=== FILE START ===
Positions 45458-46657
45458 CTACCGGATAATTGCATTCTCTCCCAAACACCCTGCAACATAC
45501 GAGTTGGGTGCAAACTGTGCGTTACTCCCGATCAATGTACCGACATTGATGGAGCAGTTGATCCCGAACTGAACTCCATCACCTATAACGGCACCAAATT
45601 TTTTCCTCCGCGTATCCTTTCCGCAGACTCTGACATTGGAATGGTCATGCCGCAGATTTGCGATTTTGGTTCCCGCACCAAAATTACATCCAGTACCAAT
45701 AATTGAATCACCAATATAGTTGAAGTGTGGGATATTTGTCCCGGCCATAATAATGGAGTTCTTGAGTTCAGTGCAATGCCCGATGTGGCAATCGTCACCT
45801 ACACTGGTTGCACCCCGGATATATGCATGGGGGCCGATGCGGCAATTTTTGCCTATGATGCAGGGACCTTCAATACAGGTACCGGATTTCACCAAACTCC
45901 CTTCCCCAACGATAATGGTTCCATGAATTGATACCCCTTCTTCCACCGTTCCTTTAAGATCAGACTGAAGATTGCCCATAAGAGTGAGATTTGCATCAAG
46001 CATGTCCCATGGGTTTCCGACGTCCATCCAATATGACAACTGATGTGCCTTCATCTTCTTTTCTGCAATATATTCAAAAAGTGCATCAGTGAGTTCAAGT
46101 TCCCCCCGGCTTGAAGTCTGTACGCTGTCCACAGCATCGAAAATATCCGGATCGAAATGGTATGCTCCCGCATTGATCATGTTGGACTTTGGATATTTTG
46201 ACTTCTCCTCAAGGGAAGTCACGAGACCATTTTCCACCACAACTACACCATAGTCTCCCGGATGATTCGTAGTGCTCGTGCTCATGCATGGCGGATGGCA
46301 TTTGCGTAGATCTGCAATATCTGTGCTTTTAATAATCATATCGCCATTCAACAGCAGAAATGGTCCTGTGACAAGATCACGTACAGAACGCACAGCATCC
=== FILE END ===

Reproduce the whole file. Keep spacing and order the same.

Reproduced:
Positions 45458-46657
45458 CTACCGGATAATTGCATTCTCTCCCAAACACCCTGCAACATAC
45501 GAGTTGGGTGCAAACTGTGCGTTACTCCCGATCAATGTACCGACATTGATGGAGCAGTTGATCCCGAACTGAACTCCATCACCTATAACGGCACCAAATT
45601 TTTTCCTCCGCGTATCCTTTCCGCAGACTCTGACATTGGAATGGTCATGCCGCAGATTTGCGATTTTGGTTCCCGCACCAAAATTACATCCAGTACCAAT
45701 AATTGAATCACCAATATAGTTGAAGTGTGGGATATTTGTCCCGGCCATAATAATGGAGTTCTTGAGTTCAGTGCAATGCCCGATGTGGCAATCGTCACCT
45801 ACACTGGTTGCACCCCGGATATATGCATGGGGGCCGATGCGGCAATTTTTGCCTATGATGCAGGGACCTTCAATACAGGTACCGGATTTCACCAAACTCC
45901 CTTCCCCAACGATAATGGTTCCATGAATTGATACCCCTTCTTCCACCGTTCCTTTAAGATCAGACTGAAGATTGCCCATAAGAGTGAGATTTGCATCAAG
46001 CATGTCCCATGGGTTTCCGACGTCCATCCAATATGACAACTGATGTGCCTTCATCTTCTTTTCTGCAATATATTCAAAAAGTGCATCAGTGAGTTCAAGT
46101 TCCCCCCGGCTTGAAGTCTGTACGCTGTCCACAGCATCGAAAATATCCGGATCGAAATGGTATGCTCCCGCATTGATCATGTTGGACTTTGGATATTTTG
46201 ACTTCTCCTCAAGGGAAGTCACGAGACCATTTTCCACCACAACTACACCATAGTCTCCCGGATGATTCGTAGTGCTCGTGCTCATGCATGGCGGATGGCA
46301 TTTGCGTAGATCTGCAATATCTGTGCTTTTAATAATCATATCGCCATTCAACAGCAGAAATGGTCCTGTGACAAGATCACGTACAGAACGCACAGCATCC